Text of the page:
allowed back. State officials in Louisiana say they are now "virtually
certain" they will lose a congressional seat, due to a
drop in population, with a concomitant drop in federal revenue.
Louisiana could easily go from Blue to Red, statewide and nationally.
Under Karl Rove, the reconstruction effort has become a goldmine
for numerous corporations via a legislative agenda that includes:
Making the rollback
of Davis-Bacon permanent and automatic in a disaster situation.
endangered species act. From now on, the government will
pay corporations for complying with provisions of the act.
Pombo, Republican from California, seized the moment to
relax rules on offshore drilling on both coasts and to encourage
oil-prospecting in the Rocky Mountains.
Texas Republican Joe
Barton is asking that pollution laws be relaxed.
slashed food aid for the poor, both food stamps and farm
supports, and there'll be no
help with energy costs for seniors and the poor this year,
partly because Republican
lawmakers refused to give up their pork.
Bush is calling for entitlements
to be cut to pay for Katrina, at exactly the same time that
taxes are being cut—again—for the wealthiest fraction of one
percent of Americans. This time, billionaires are being "relieved"
of the inheritance tax, one of the last impediments to inter-generational
concentration of wealth.
Finally, to support this radical corporate agenda, the Bushitters
propose to amend the Posse
Comitatus Act prohibiting domestic use of the military.
This, in combination with the packing of the Supreme Court,
may be the most ominous structural change of all.
But the radical right was giddy with what was accomplished even
before the gravy began to flow. Richard
Baker, 10-term Republican from Baton Rouge, enthused, "We
finally cleaned up public housing in New Orleans. We couldn't do
it, but God did."
Which brings me to the third suppressed aspect of media coverage:
the references to racial (and class) cleansing, both coded and explicit.
For example, Bill
Bennett joined in the high spirits on his radio show, spontaneously
introducing the extremely hypothetical and morally repugnant idea
of aborting black fetuses - all of them, Condi - in order to reduce
the crime rate.
Bush made a reference to the Great Flood in his Jackson Square
speech: "Along this coast, for mile after mile," George
said, talking directly to his base, "the wind and water swept
the land clean." In the Bible story, you'll remember, God sent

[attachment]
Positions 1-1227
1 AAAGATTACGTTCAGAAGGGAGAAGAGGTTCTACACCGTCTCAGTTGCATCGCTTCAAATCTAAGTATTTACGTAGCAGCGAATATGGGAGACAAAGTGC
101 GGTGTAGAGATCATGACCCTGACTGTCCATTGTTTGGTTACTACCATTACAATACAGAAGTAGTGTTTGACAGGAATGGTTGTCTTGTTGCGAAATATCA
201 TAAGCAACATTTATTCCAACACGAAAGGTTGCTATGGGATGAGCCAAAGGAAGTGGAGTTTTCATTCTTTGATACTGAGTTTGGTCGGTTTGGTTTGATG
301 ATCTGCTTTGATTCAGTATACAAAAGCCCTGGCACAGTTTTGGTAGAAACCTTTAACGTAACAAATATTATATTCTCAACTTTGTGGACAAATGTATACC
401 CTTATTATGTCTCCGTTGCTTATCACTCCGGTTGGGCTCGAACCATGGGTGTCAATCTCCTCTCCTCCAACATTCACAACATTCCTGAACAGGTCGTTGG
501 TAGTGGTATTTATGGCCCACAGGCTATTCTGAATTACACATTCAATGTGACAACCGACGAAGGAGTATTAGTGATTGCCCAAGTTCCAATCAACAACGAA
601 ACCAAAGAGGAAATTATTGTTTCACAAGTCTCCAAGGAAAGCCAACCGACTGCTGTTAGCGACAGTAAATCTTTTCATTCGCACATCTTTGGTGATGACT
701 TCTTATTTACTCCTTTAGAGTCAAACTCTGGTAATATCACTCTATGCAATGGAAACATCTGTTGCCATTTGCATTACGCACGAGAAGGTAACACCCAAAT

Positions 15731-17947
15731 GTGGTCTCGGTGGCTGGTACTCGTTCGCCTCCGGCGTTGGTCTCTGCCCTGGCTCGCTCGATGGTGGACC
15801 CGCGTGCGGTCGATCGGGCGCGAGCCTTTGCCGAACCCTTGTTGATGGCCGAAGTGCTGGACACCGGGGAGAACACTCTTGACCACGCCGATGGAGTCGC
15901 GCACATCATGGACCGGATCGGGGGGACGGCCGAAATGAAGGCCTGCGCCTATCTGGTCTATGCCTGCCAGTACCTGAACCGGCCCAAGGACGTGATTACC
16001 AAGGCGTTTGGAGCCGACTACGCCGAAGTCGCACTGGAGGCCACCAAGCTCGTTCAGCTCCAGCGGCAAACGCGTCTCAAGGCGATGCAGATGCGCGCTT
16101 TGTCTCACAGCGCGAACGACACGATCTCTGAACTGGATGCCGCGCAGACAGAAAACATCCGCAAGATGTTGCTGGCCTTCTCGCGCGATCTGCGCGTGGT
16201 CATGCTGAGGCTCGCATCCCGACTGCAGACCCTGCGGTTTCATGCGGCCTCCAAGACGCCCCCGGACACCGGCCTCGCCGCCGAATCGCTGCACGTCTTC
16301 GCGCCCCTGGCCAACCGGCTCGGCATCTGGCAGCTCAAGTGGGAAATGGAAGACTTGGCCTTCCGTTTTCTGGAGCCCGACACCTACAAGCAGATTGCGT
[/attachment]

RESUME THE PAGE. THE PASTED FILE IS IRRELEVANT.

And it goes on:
a Great Flood to cleanse the land of sinners, who got what they
It all seems eerily reminiscent of a strategy Pat
Robertson laid out all the way back in 1992:
The strategy against the American radical left should be the
same as General Douglas MacArthur employed against the Japanese
in the Pacific ... bypass their strongholds, then surround them,
isolate them, bombard them, then blast the individuals out of
their power bunkers with hand-to-hand combat. The battle for Iwo
Jima was not pleasant, but our troops won it. The battle to regain
the soul of America won't be pleasant either, but we will win
I think Robertson underestimates the pleasure of the task for those
who are performing it. It is by now abundantly clear that "the
American radical left" refers to those who believe in Social
Security and Medicaid every bit as much as gays and abortionists.
(In that regard, it's interesting to note the recent opening of
near Cincinnati that "explains the post-Flood world ... when
dinosaurs lived with man." This "museum" is dedicated
to the idea that "the world and the universe are but 6,000
years old and that baby dinosaurs rode in Noah's ark." There's
more than one way to isolate a liberal.)
So when George W. Bush, fielding a prearranged question, tells
the nation that we may have an
avian flu pandemic that could require quarantines enforced by
the military, I sense another opportunity zone for the fearmongers.
You'd have to stop the planes, so people can't go out, Bush said
in the press conference, and use the military to prevent people
What then? Use your imagination. Perhaps there would be reports
of civil unrest within the secured perimeters: looting, rape, murder.
Unlike the police, soldiers, as Kathleen Blanco so eloquently warned,
shoot to kill. Would armed troops go door to door looking for the
sick? What about food, water, medicine - think all that would arrive
in a timely fashion? How much better are your odds if you live in
a Republican area?
I'm sure you can add to the list. The important thing is that
we don't soften or forget what we have seen.